Archive for September, 2009

Language signposts

Today I (JM) bought and installed a wireless internet router in our household. All in Chinese.

Am I fluent in networking language in Chinese? No. Did I understand every word in the process? No.

Does the router work? Yes!

This makes me think that a new and useful fluency grade should be added to the language scale:

Elementary –> Beginner –> Able to install networking hardware –> Native Speaker

So somewhere along the last year and a half, I’ve traveled up the scale to this indeterminate point of fluency in Chinese. I don’t know what’s next on the scale. Maybe I’ll finally figure out what the mystery meat is on the local menu.

Then again, maybe I don’t want to know.

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The hair loss diet

This morning Leo’s nanny was interested in the Muesli cereal we sometimes have for breakfast. She wants to recommend it to the old woman she also works for.

"I think it would be good for her."
"Why?"
"I notice that you guys don’t lose your hair. When I sweep there’s no hair on the floor. But we lose our hair all the time. I think your diet probably helps your hair stay in. You guys like to eat a lot of healthy food. That’s probably the reason."

She went on to show me the front ridge of her scalp, and what she considers to be a patch of missing hair. I suggested maybe it was genetic, which she also took into advisement, but she still wants to recommend the cereal to her other client.

Hey, it’s cheaper than Rogaine.

Misplaced Sunday

Today was Sunday- day of rest, right? No work, just time to relax with family and recharge for the week.

Not so. Today China went back to work. Liz had Chinese class at 8am as usual for a weekday, even though it’s still Sunday. This is all part of China’s custom to consolidate days off around a holiday, which in this case is Thursday’s National Day Holiday. By working today, everyone gets this Friday off as a trade, making a 4 day weekend. Not bad, especially since there will be even more days off for Mid-Autumn Festival, which is October 3rd. Only in China do they contrive a way to turn four days off of work into an 8-day break. But some weekend days have to go in the process.

My American sensibilities rebel against this delayed gratification! Today is Sunday- give me Sunday!

What do you like?

I just gave a round of speaking tests for my students, one on one interviews. Some were more adept than others, both at understanding the questions and giving accurate answers.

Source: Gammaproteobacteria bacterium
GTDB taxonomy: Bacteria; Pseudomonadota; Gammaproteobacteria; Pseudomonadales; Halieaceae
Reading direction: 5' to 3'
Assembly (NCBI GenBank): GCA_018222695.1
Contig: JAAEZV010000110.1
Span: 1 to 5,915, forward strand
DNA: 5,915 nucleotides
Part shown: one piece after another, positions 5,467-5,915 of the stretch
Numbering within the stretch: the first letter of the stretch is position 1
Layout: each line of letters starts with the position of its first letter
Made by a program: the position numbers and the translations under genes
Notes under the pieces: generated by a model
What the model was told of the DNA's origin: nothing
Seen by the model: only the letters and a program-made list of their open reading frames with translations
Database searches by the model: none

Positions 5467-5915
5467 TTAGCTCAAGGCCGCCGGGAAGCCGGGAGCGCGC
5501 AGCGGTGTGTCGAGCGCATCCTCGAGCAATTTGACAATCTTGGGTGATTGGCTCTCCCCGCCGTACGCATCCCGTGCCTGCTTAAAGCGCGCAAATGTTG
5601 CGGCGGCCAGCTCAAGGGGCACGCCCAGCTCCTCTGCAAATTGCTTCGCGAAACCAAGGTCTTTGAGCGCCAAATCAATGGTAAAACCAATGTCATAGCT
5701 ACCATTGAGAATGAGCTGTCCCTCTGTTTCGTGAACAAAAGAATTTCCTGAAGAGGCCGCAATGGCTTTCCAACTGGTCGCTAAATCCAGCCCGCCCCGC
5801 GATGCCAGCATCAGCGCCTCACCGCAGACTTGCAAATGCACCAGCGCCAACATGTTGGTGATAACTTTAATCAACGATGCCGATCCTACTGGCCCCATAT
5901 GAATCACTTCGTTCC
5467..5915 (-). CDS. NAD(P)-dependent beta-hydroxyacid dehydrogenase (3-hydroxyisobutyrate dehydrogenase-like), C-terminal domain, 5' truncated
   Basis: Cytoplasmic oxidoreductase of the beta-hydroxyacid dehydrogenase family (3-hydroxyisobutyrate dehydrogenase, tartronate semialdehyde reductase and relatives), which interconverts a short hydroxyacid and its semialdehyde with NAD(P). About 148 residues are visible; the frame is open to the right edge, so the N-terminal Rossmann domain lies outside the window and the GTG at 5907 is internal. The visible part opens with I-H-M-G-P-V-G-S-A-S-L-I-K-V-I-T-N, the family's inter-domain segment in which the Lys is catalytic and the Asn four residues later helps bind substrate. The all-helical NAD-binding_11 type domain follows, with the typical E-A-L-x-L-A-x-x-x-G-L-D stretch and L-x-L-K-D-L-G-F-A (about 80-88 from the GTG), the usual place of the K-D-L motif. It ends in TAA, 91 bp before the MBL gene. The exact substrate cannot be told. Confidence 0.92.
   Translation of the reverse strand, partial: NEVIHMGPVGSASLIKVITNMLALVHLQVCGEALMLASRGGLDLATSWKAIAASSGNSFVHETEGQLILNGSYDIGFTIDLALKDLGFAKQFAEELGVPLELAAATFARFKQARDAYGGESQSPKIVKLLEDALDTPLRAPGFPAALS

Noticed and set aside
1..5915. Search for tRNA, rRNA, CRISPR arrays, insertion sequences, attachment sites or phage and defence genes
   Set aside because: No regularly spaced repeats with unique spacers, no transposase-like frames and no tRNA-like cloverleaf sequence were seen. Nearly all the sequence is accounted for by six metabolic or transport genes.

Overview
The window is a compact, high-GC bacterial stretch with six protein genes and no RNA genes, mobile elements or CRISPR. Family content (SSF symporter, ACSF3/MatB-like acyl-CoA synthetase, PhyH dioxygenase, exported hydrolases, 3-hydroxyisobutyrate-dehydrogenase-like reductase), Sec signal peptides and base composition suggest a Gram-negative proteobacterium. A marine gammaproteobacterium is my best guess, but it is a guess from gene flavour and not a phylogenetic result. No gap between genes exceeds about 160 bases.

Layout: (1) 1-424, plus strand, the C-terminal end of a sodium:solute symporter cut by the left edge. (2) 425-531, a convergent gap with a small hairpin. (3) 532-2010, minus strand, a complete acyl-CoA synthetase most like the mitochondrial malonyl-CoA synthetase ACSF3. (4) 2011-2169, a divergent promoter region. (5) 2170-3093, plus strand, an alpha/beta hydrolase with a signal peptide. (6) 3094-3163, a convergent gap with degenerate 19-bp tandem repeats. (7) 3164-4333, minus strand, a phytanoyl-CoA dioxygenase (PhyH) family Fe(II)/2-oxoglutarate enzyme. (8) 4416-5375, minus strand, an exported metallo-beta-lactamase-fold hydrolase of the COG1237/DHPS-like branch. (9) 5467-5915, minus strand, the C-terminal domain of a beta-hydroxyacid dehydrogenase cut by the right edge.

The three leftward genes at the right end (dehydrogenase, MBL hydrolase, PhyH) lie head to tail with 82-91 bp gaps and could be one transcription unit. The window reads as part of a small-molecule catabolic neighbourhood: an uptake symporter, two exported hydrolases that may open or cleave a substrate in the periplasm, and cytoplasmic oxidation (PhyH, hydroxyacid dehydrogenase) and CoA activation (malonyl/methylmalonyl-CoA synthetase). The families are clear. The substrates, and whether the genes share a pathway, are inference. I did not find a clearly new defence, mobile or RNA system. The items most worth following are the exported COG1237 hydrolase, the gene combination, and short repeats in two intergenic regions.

JM: "So, what are your hobbies?"

Student: *blank stare*

JM: "OK, what are things you like to do?"

Student: "I like sex."

JM: *stifling urge to laugh aloud, gives deadpan response* "Really?"

Student: "Yes." *making music instrument sign with hands* "I play sax for many years."

JM: "Oh! That’s great. I like music too."

Points for entertainment value: 10. Points earned toward test score: 1 (hey- at least he gave an answer!)

Fat follow up

The morning after Liz’s post about people assuming she was getting fat, Leo’s nanny arrived for work as usual at 8am. She said, "I was talking to the shopkeeper down the street. She said, ‘You know that foreign mother of the child you watch? She’s become so fat!’"

Liz and I started cracking up. Ayi continued, "I told her it wasn’t fat- only that you’re pregnant again!"

It’s so true- people will presume exactly what they will here, tactfully or not. Liz’s Chinese teacher, who had seen Liz in class for two weeks already, was flabbergasted when Liz asked for leave to keep a prenatal doctor’s appointment.

"You’re pregnant?? I had no idea! I mean, I thought since you already had a baby, you were just still fat." [Keep in mind Liz is 6 months pregnant, packing a volleyball below the belt!]

So be advised, people will notice you here, welcome attention or not! Good motivation to pass on those extra dumplings..

I just thought you were getting fat!

The news is officially out that I am pregnant. At almost 6 months along, I think it’s pretty hard to miss my bulging belly, but apparently for many people here, it’s not obvious. A few people have made extremely blunt comments when I’ve seen them, such as, “You got quite fat over the summer!” or “Oh, I just thought you were fat now!” I think it’s a combination of both the fact that the Chinese are not shy about calling a spade a spade and letting people know that they are fat, along with the fact that people don’t expect me to be pregnant again because I already have a child. These comments have made me laugh, and yes, I must agree, I am getting a little fat (let’s face it, it’s not all baby).